The last ink drawings I did became very important to me. Everything I called Marks in Motion and the similarly detailed works that followed. On the one hand, because of the process of putting together the many small forms in 'painstaking' detail, and because I can relax incredibly well during this detailed work, whereas I would otherwise lose my patience quite quickly. On the other hand, it's something you don't see too often. I don't want to judge whether it's original in any way or whether it's even art. But I find it very appealing.

Marks in Motion - Tusche auf Aquarellpapier (A3) | Ink on watercolour paper

What was the biggest challenge you faced as an artist?

There have been two very big challenges for me. One was to show my work in public at all. Who am I to show or even offer my work - in a world where there are already so many really great artists? Who cares, and is it good enough? I would tell others that they have every right to show their work and that there will always be someone who will appreciate it. So why not do it?

The second big challenge is the legal and organizational requirements that need to be met before you can even start to show and offer your work. It's quite a nerve-wracking, time-consuming area with many, many pitfalls. Unfortunately, I have no choice but to deal with it.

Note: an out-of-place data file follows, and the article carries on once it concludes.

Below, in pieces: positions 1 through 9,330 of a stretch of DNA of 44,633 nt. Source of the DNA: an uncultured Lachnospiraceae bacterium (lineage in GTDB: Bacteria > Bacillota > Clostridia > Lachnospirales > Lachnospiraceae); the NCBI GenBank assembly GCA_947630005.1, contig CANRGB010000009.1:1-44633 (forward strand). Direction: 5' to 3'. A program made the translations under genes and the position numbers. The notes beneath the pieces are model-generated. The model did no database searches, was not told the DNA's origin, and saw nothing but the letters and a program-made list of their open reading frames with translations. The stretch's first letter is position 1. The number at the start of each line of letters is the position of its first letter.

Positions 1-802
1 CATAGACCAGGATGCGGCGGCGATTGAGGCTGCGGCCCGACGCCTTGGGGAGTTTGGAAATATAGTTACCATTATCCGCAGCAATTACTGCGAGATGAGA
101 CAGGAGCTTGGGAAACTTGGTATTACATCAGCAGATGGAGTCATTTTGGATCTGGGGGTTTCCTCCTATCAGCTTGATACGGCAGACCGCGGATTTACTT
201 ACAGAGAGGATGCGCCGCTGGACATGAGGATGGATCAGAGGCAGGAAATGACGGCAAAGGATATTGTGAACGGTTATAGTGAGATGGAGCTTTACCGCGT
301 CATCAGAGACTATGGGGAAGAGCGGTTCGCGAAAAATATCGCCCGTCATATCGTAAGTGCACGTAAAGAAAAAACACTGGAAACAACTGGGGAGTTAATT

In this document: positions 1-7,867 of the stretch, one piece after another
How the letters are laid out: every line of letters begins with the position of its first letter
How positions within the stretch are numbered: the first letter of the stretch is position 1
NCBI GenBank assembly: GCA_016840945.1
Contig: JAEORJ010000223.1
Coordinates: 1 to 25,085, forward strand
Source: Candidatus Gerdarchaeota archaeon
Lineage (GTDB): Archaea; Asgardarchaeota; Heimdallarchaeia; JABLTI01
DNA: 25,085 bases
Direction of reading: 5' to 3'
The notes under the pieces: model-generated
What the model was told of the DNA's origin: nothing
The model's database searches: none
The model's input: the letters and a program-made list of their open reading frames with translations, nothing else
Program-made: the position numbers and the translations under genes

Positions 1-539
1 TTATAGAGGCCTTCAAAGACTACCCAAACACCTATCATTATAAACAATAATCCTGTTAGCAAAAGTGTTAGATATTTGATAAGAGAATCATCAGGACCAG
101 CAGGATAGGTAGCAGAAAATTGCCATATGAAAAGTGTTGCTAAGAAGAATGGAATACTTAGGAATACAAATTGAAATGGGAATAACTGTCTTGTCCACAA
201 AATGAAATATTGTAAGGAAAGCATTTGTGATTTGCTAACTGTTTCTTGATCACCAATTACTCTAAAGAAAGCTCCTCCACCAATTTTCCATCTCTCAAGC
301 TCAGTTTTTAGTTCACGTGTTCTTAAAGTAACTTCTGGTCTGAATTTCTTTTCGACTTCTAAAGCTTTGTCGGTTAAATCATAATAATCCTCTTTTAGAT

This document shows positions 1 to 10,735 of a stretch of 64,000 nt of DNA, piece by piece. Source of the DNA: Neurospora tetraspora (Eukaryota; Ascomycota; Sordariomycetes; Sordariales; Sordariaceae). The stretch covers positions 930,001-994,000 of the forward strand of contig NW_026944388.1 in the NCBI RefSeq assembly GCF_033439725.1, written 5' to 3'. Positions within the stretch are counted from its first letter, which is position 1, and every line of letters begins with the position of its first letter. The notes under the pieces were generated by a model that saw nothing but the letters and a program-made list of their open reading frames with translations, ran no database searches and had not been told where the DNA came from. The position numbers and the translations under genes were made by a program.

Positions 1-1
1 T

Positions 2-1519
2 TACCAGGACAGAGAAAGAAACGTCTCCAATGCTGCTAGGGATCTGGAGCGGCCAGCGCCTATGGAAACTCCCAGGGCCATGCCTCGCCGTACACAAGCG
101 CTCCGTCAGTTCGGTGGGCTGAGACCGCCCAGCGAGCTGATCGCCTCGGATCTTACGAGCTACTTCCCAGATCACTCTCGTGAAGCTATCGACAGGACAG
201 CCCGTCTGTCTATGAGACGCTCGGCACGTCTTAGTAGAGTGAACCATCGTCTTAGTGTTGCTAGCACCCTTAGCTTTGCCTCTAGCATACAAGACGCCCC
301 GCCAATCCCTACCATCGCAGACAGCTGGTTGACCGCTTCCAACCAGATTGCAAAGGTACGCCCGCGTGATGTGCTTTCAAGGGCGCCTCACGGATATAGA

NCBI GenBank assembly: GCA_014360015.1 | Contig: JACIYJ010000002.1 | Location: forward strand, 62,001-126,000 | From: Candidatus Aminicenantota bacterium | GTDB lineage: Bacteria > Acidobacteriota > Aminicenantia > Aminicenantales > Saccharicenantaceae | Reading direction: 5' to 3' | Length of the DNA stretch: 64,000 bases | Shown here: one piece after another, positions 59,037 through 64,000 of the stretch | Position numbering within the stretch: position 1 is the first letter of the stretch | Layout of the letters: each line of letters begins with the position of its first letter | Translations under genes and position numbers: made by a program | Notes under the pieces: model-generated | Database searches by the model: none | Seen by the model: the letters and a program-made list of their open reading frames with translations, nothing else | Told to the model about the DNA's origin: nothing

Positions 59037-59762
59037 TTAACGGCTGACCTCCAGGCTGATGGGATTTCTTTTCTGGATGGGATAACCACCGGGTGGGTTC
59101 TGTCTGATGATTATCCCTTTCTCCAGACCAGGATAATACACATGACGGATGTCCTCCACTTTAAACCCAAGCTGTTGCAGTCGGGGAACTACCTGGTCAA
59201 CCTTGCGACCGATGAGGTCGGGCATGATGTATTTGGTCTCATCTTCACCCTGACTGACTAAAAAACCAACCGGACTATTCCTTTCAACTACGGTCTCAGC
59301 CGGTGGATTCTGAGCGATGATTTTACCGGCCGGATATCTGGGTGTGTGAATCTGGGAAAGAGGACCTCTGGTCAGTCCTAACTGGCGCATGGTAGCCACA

How important is it for you to connect and interact with other artists and creatives?

I'm actually a very introverted person and painting in particular allows me to work independently on my own. Until recently I was only a consumer of other creative people (courses, videos, books). Of course, you only see the result, which is presented in a certain way like any other product. You don't get to know the person behind it.

So far I haven't necessarily felt the need to join any working groups or associations along these lines. I could imagine that artists' associations, for example, are not particularly open to self-taught artists per se.

Since I started showing my paintings in public, my attitude has changed more and more. It's a bit easier to talk to people and maybe exchange ideas here and there. However, I often get the feeling that you are quickly dismissed, either because of reservations about self-taught artists, competitive thinking or general unfriendliness.

However, connecting and interacting with others is actually more important and valuable than I previously thought. Sometimes a quick chat and sharing of experiences helps more than any book or course.

I'm sure there are many ways to network with other creatives, but if I may advertise a little...